The Champions League's Group of Death Lives Up to the Billing

One of PSG, Manchester United and RB Leipzig is going out, but they're all even on points as the Champions League group stage goes to its final day.
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When the Champions League group draw was made, Group H looked to be the most open and intriguing, the closest thing to a Group of Death in the competition–and it has delivered. 

After Wednesday's results, Manchester United, Paris Saint-Germain and RB Leipzig will go into the final round of games locked on nine points, with one of them destined to fall agonizingly short of the knockout stage. Man United holds a slight edge over RB Leipzig with its earlier 5-0 home win over Julian Nagelsmann's side likely decisive in any head-to-head tiebreaker, and would progress with at least a draw in Germany next week. But PSG is probably in the best position, facing the bottom side Istanbul Basaksehir at home and with a better head-to-head mark against both United and Leipzig.

In effect, this is likely to be a straight shootout between Leipzig and United, but the truth is all three sides are deeply flawed. As in both games against Leipzig, PSG took an early lead at Old Trafford. Neymar was a little fortunate that Kylian Mbappe’s shot deflected to him at the back post, but once it had he finished brilliantly to give PSG a sixth-minute lead. But as in both games against Leipzig, having started well, PSG sunk deeper and deeper. The game might have been up for United had Fred been sent off for a little thrust of his head into the face of Leandro Paredes. The Argentinian overreacted preposterously, but it’s nonetheless the sort of thing that almost invariably draws a red card. Italian referee Daniele Orsato, who took charge of last season’s Champions League final, though, presumably deemed the contact negligible and showed only a yellow card. 

Given Fred might earlier have been booked for a foul on Mbappe that wasn’t even given as a free kick, and then stood on Paredes as the Argentinian lunged at him to collect a yellow of his own, his continued presence until collecting a second yellow (slightly harshly in the end) for a challenge on Ander Herrera was frankly baffling. Quite why Solksjaer didn’t withdraw a player very obviously on a tightrope was mystifying. 

PSG, RB Leipzig and Man United are vying for two places in the Champions League last 16

United took full advantage of the initial Fred reprieve and, by the time it came after 32 minutes, probably just about deserved its equalizer, with Marcus Rashford’s shot deflecting in off Danilo. It had other chances as well, with Anthony Martial blazing over and Edinson Cavani hitting a delicate chip off the bar, but when Thomas Tuchel brought on Mitchel Bakker for Moise Kean and went to a front two, United was slow to react.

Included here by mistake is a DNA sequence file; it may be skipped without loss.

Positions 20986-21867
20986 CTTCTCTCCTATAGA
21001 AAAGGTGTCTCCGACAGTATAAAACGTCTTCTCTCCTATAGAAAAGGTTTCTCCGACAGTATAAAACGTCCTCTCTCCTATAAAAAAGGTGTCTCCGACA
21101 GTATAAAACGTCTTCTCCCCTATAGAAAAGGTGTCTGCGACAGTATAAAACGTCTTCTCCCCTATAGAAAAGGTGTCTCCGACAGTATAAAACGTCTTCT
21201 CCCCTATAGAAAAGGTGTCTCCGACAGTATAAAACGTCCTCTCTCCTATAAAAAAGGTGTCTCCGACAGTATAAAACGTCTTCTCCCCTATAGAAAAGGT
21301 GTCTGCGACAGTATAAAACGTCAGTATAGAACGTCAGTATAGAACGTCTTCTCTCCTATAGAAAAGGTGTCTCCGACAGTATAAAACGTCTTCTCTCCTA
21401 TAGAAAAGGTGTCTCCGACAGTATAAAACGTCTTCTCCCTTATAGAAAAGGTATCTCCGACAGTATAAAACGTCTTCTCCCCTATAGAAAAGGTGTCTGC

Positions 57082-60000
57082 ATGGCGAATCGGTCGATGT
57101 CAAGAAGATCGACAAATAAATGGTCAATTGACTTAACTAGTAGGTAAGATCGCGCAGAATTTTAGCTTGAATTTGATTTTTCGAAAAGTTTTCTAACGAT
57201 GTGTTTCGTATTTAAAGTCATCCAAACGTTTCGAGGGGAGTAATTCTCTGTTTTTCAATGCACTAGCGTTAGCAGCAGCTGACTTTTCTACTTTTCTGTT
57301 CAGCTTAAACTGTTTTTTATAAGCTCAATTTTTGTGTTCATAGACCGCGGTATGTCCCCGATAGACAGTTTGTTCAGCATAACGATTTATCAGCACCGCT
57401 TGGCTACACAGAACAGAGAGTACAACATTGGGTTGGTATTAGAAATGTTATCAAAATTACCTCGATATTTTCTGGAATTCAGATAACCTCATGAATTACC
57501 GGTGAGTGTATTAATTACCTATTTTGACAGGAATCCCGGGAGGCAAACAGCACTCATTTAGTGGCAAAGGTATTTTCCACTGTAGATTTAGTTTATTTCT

It was a Bakker shot, well saved by David De Gea, that brought the corner from which, ultimately, Marquinhos restored PSG’s lead. Neymar completed the win on the counter in injury time with a valuable goal that gave PSG the head-to-head advantage between the two sides, should it come to that. 

Leipzig had, just about, done its part of job earlier in the day, with an extraordinary 4-3 win over Besaksehir. Twice it seemed to have the game won, but ended up level at 3-3 going into injury time when Alexander Sorloth smashed in a winner, his first goal for the club. Not for the first time this season, questions have to be raised about just how open it was at the back, and just how prone to panic. Even at 4-3, goalkeeper Peter Gulasci spilled a cross in the six-yard box. Nagelsmann’s men had seemed in control as Youssef Poulsen deflected in a Marcel Sabitzer shot, and then fullback Nordi Mukiele scuffed in with his wrong foot after a fine move. 

Irfan Kahveci pulled one back with a well-placed shot from a clever corner routine in first-half injury time, but Dani Olmo’s quick feet made it 3-1 midway through the second half. Kahveci added a neat second with a curler and then completed a hat trick of goals from outside the box with a brilliant free kick with six minutes remaining. 

Sorloth had been top-scorer in the Turkish league for Trabzonspor last season, but as against PSG last week, his introduction from the bench for Leipzig seemed to disrupt its rhythm. He did, though, inadvertently hit the bar as Mert Gunok flapped a Sabitzer free kick against his head and then, a minute into injury time, he used Carlos Ponck as shield, blinding the keeper as he thrashed home a shot from the edge of the box. 

It was thrilling stuff, but not necessarily the kind of football that will consistently prosper–and those defensive flaws are likely to be exacerbated next week by the absence of Dayot Upamecano, who will be suspended against Man United after collecting a second yellow card.

The Red Devils, though, will wonder how it came to this. After winning in Paris and demolishing Leipzig at home, it seemed on course to go through after two games, only to be undermined by that sloppy defeat in Istanbul. Solskjaer still, two years into the job, cannot find any consistency–and it could cost his side a place in the knockout rounds.